In a newspaper interview, Foreign Minister Sigmar Gabriel comments on expulsions to Afghanistan and on relations with Turkey following the referendum. Published in the Kieler Nachrichten on 25 April 2017.
Last weekend, the Taliban killed 140 people in northern Afghanistan. This would support the decision taken by Torsten Albig, as head of the government of Schleswig-Holstein, not to expel anyone to that country. In your view, can expulsions to Afghanistan be justified, nevertheless?
Last year, we expelled only 67 people to Afghanistan. All of them were young, single men, and many of them had a criminal record. This decision, by the way, was not a political one, but was made by the German courts. At the same time, more than 3,200 Afghans returned to their home country willingly from Germany. Other countries expel more asylum seekers. Afghanistan is a dangerous place. Many regions are plagued by a civil war with the Taliban, and we should not expel anyone to those places. But there are other regions where this is feasible. It is ultimately not a political, but rather a judicial, decision. It will also be taken based on UNHCR reports and the Federal Foreign Office’s assessment of the situation.
But the UNHCR does not share your view...
That is not correct; what is happening is that passages are being taken out of context, due to the heated national political debate. Sometimes I do get upset about the fact that we are presenting so many black-and-white arguments in our debates. It is worth taking a look at the rest of Europe: Almost half of all refugees from Afghanistan are granted protection in our country. In the rest of Europe, far fewer applicants are granted asylum. Germany is one of the countries in Europe that expels the fewest asylum seekers. Even liberal Sweden takes a harder stance. The Afghan government is urging us to not give anyone the impression that we will accept all Afghans. For it is not the poorest, but rather the better educated and more well off, that are leaving. It is precisely these citizens that are needed to rebuild the country.
So don’t you wonder why Albig’s Land government has adopted this position?
No. What Torsten Albig and his government have done is, first of all, taken a very humane and brotherly stance. You will find this view represented in all political parties. I get many letters from my CDU colleagues, as well, who want to stop deportations to Afghanistan. I can understand very well the urge to completely halt all deportations to the country. But what I cannot do is turn a blind eye to the actual situation and refuse to hear the urgent appeals by the government of Afghanistan. If we were the only country to do so in Europe, then we would see all applications for asylum filed here in Germany. Let me put it another way. The number of voluntary returnees is many times that of the number of deportations. This shows that there are cities and regions to which people can and wish to return.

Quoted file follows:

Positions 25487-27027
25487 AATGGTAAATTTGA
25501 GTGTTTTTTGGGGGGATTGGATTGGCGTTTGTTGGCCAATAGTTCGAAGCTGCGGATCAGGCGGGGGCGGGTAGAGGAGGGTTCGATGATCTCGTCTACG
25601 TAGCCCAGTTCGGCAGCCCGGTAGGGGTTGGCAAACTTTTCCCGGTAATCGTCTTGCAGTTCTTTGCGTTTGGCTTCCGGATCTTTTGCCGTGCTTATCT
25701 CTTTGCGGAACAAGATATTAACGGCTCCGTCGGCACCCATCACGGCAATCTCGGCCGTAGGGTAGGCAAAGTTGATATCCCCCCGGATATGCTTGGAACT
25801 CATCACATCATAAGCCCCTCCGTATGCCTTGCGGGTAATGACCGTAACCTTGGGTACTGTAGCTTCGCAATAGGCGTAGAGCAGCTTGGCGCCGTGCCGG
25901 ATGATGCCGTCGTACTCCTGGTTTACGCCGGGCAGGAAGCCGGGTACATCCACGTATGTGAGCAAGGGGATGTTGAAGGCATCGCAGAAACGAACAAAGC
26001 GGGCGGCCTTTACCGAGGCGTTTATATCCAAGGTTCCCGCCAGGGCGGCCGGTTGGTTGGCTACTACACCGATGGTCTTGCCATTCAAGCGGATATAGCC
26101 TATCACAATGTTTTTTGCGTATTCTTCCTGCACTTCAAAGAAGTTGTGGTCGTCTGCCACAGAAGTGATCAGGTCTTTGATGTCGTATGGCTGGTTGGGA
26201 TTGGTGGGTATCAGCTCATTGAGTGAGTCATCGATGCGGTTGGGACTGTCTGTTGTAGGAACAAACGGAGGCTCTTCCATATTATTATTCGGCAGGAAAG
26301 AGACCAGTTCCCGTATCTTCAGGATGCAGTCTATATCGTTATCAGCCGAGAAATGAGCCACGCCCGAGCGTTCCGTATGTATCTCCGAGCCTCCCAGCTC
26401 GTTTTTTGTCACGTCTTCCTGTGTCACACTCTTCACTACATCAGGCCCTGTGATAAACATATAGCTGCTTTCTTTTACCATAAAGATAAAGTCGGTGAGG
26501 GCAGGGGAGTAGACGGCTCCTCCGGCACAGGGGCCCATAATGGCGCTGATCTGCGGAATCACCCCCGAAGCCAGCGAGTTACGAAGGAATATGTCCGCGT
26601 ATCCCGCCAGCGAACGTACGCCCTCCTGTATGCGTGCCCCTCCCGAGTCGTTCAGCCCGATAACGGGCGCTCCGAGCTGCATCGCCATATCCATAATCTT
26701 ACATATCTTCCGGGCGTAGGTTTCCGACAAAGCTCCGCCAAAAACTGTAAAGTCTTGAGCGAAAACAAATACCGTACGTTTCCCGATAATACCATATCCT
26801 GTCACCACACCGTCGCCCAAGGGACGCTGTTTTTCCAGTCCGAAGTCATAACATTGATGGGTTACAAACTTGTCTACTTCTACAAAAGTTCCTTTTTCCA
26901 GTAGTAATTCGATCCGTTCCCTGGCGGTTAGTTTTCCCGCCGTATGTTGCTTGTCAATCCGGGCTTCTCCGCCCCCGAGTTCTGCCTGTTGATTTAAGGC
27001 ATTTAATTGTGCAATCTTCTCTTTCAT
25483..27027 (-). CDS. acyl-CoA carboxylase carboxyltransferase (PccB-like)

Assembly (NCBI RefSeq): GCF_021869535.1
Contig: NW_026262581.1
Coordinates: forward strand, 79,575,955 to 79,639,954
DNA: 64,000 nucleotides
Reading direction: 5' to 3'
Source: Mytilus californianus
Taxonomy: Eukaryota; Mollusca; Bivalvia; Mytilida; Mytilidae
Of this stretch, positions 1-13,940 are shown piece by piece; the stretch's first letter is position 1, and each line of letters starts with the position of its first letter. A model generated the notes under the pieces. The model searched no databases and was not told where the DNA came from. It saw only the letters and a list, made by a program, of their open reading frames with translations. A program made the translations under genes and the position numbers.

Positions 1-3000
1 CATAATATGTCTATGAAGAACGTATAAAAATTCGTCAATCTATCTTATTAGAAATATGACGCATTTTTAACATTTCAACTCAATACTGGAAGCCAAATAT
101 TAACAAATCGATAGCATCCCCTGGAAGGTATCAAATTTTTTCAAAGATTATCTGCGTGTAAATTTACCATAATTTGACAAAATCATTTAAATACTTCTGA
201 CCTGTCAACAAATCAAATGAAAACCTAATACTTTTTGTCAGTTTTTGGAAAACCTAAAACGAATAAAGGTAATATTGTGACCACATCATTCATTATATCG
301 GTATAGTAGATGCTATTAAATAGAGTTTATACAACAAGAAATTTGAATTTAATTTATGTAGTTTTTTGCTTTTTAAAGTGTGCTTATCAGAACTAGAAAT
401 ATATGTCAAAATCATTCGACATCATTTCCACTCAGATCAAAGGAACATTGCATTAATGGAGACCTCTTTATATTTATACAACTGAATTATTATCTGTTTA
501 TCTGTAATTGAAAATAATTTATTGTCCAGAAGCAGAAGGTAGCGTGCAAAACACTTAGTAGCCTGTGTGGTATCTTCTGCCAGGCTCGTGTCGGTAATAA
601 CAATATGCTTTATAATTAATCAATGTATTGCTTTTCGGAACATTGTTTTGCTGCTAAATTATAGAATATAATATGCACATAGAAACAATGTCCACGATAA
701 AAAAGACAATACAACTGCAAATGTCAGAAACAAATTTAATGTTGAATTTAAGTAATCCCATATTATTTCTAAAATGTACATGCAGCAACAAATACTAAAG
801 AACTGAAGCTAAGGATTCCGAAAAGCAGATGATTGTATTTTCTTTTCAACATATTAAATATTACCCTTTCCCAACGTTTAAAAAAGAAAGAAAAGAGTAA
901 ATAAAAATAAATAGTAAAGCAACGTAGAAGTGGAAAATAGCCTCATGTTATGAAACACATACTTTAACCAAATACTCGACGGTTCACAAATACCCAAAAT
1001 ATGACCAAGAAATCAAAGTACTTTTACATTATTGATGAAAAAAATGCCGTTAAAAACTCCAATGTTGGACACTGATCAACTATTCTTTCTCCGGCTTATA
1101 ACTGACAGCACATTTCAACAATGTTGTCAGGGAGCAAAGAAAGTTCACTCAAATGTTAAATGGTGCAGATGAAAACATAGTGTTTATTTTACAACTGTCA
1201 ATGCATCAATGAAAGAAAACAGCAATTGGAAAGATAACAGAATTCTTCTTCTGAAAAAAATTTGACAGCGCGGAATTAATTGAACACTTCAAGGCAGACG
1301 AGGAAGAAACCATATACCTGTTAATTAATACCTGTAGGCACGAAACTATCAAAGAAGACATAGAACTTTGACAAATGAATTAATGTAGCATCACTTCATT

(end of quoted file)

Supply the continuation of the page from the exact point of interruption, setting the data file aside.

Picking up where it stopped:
There is also controversy regarding what policy we should adopt vis-à-vis Turkey after the referendum. The CDU in Schleswig-Holstein is calling into question the system of dual nationality and making this part of its election campaign.
I think the CDU’s position on this issue is scandalous. Only a minority of those Turkish citizens in Germany who are eligible to vote cast their ballot for Mr Erdogan. Half of them, after all, did not even go to the polls. They simply did not want to be instrumentalised by domestic Turkish politics. They were not interested in what is happening in Turkey, but rather in what is important for their lives here in Germany. That is, after all, a good sign. Therefore a large majority did not support Mr Erdogan. It is completely unfair to interpret this behaviour at the polls as a lack of integration. That is precisely what the CDU is doing now, for the purpose of winning an election. What is more, by campaigning against dual nationality, the CDU is playing along with Mr Erdogan. What he wants to do is split the population back into Turkish and German groups. After all, we introduced dual nationality only for children born to foreign parents in Germany. This creates a bridge to Germany. Mr Erdogan is intent on tearing this bridge down, and the CDU is helping him do it. I haven’t experienced such an absurd situation for quite some time.
Do current developments in Turkey mean that EU membership will no longer be an option for the next ten years?
The truth is that Europeans currently do not see Turkey as a member, and Turkey does not seriously aspire to membership. However, the negotiations are one of the very few channels of communication we still have. That is why they should be pursued for as long as we don’t have a better alternative. I think it would be completely wrong to break off all talks. This is a demand we are hearing often right now. Not talking to one another has never helped.
What do you intend to do to help civil society in Turkey, given the difficult situation?
Erdogan is not Turkey. There’s always a day after. I would like to see, especially now, travel eased for those members of Turkish society who are important to us, that is, intellectuals, scientists, students, artists, authors, journalists and also businesspeople that are active in Germany and in Turkey. This would be a way of strengthening those who represent liberal thought and democratic culture in Turkey. So far, we’ve only been reacting to Mr Erdogan. It would be a way for us to take control of the situation.
Interview with Kristian Blasel.